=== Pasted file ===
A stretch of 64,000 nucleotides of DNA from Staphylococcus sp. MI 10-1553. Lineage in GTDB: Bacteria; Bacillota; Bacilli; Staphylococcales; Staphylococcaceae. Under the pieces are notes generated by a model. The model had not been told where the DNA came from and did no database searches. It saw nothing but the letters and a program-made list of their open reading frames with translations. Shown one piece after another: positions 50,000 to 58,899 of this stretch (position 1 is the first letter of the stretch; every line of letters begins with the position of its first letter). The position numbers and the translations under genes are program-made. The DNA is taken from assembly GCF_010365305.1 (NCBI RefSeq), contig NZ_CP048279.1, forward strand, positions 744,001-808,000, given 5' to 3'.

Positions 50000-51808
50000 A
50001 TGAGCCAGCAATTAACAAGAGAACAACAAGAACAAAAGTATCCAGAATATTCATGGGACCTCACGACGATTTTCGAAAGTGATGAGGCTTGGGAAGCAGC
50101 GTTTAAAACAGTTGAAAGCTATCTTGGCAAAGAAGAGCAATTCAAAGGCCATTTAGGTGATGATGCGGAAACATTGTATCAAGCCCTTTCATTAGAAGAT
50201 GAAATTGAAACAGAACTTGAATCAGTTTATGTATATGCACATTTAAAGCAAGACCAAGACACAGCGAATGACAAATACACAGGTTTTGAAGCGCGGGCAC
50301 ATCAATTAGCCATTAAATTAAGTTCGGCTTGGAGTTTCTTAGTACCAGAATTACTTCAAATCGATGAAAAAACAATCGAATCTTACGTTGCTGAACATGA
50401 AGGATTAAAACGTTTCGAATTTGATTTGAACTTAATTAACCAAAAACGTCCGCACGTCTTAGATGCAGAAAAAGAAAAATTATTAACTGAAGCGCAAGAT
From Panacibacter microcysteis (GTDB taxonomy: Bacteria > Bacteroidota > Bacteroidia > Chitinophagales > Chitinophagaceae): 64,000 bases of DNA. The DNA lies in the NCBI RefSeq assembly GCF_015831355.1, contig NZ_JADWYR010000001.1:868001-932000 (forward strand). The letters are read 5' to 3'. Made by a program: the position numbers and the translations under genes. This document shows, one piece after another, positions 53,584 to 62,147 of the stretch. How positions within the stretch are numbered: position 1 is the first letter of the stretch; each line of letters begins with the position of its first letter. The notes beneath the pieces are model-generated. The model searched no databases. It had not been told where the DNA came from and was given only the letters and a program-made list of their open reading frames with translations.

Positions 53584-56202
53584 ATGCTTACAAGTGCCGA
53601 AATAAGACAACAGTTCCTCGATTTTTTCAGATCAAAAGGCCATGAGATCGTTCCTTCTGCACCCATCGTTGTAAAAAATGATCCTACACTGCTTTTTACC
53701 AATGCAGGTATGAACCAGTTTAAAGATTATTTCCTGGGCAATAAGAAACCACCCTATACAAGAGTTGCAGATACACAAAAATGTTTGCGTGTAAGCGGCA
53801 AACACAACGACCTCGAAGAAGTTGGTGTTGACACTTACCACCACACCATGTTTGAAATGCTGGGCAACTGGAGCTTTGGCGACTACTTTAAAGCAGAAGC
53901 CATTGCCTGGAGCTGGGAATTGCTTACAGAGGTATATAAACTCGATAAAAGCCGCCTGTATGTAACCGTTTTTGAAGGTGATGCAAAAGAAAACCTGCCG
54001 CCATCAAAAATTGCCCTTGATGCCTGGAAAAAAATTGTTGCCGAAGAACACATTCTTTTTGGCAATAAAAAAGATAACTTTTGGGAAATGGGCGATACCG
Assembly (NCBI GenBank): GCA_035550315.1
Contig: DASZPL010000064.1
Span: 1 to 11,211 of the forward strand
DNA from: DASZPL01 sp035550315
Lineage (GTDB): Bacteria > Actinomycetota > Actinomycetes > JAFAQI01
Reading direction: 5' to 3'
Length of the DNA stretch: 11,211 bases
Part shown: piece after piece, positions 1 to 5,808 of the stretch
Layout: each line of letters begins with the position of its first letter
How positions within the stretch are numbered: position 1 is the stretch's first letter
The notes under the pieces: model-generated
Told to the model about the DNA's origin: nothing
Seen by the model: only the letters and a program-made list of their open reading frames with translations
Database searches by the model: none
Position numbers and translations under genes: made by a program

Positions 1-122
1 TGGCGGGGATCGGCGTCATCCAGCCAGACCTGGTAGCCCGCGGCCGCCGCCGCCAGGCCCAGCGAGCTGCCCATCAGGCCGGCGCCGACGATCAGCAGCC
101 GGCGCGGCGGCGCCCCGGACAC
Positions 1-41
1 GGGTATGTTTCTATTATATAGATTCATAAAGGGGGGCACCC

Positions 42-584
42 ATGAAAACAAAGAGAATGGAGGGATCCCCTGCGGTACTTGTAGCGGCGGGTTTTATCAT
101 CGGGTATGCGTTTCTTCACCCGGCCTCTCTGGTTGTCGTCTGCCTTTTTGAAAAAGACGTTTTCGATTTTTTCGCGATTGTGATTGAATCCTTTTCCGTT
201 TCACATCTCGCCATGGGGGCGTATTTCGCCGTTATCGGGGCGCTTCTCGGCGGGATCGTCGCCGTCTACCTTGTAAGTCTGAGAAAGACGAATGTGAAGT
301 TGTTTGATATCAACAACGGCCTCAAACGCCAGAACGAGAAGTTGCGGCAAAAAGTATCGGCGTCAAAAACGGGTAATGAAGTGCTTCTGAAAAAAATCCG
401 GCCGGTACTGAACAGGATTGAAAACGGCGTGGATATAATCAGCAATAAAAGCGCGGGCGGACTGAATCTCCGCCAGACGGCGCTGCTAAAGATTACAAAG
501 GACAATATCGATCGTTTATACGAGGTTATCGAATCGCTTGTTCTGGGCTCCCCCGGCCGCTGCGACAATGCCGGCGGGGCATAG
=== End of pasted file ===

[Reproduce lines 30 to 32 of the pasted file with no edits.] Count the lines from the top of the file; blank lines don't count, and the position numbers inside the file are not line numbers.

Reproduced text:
Database searches by the model: none
Position numbers and translations under genes: made by a program

Positions 1-122